More recently, Cheryl has turned from the black-and-white world of libraries and books to the full-color world of making art. She started her years of artmaking as a girl with a needle and thread, working first as a seamstress and then as a quilter. A workshop on clay monoprinting changed her life.
Harshman’s clay monoprints have won her berths in numerous regional juried exhibits, including “Cross Currents” at Oglebay Institute, the “West Virginia Juried Biennial”, and Tamarack’s “Best of West Virginia”. Her paintings have been shown at the Westmoreland Art Museum, Greensburg, Pennsylvania; and the Zanesville, Ohio, Art Museum, as well as in local state juried exhibits.
In civic affairs, Harshman serves on the Ohio County Public Library Board.
E-mail: [email protected]
Note: To learn about clay monoprinting, see the link for Mitch Lyons (1938-2018), who developed the process and was Harshman’s mentor.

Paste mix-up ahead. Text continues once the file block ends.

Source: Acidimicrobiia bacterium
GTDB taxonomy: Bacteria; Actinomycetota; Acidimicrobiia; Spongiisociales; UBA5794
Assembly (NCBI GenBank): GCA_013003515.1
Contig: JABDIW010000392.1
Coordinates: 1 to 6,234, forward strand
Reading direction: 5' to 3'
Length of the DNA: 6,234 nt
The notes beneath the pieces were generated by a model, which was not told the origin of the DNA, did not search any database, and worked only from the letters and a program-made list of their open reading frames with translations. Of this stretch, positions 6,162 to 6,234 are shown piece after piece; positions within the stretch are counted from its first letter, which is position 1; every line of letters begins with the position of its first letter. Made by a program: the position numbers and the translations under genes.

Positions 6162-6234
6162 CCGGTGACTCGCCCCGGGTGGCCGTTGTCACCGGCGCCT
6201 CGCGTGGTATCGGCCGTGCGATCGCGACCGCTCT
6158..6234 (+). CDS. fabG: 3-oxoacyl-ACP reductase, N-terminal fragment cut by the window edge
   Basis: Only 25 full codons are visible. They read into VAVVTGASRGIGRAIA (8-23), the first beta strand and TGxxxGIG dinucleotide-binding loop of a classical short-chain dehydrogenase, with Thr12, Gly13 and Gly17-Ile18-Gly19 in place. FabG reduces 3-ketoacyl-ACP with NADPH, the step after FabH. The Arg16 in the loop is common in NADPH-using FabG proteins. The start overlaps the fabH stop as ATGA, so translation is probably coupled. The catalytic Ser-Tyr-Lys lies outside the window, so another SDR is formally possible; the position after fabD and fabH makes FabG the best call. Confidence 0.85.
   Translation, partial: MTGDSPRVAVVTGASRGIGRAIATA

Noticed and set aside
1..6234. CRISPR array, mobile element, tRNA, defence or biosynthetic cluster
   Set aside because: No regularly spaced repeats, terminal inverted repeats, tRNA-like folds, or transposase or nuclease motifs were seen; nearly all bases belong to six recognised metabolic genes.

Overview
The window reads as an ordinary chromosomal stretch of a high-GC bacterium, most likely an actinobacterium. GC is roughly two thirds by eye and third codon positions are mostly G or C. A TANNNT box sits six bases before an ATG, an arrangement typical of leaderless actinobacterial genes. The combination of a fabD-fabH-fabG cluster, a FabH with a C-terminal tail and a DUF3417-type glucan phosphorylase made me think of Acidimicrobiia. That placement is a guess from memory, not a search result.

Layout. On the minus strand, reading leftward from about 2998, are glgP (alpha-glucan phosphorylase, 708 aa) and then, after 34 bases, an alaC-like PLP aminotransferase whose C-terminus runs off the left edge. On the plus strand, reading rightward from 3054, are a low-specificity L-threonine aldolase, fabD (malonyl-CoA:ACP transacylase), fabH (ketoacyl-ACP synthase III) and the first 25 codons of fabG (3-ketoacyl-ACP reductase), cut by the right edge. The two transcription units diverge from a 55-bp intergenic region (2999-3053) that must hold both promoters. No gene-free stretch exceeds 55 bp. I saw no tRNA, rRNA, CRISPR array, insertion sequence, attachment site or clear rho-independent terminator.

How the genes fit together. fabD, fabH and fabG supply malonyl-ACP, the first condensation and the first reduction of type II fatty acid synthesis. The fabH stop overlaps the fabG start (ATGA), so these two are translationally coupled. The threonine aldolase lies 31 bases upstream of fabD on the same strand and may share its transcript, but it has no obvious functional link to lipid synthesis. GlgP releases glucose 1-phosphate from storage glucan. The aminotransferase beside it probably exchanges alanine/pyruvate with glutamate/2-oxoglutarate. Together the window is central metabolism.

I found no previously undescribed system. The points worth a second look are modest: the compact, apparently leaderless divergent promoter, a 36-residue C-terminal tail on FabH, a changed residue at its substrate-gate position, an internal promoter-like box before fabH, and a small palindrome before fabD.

Devoted to “reestablishing painting that can be called Christian,” painter James B. Janknegt attended art school at the University of Texas and, during graduate school in Iowa City, worked with artists Mauricio Lasansky and Joe Patrick, among others. Painting in his off-hours, Janknegt worked as a billboard painter, drove a taxi, sold hardware and plumbing supplies, ran an offset printing press, and, among other jobs, taught art as a private instructor; he retired in 2015 from Harry Ransom Center at the University of Texas, where he was the building manager. He continues to paint at his Brilliant Corners Art Farm, where he also offers summer art camps for children. Janknegt’s paintings have appeared in magazines, books, textbooks, church bulletins, and brochures, and on album covers. His output includes paintings and prints, drawings, murals, and illustrations, as well as two books, Lenten Meditations and Stations of the Cross.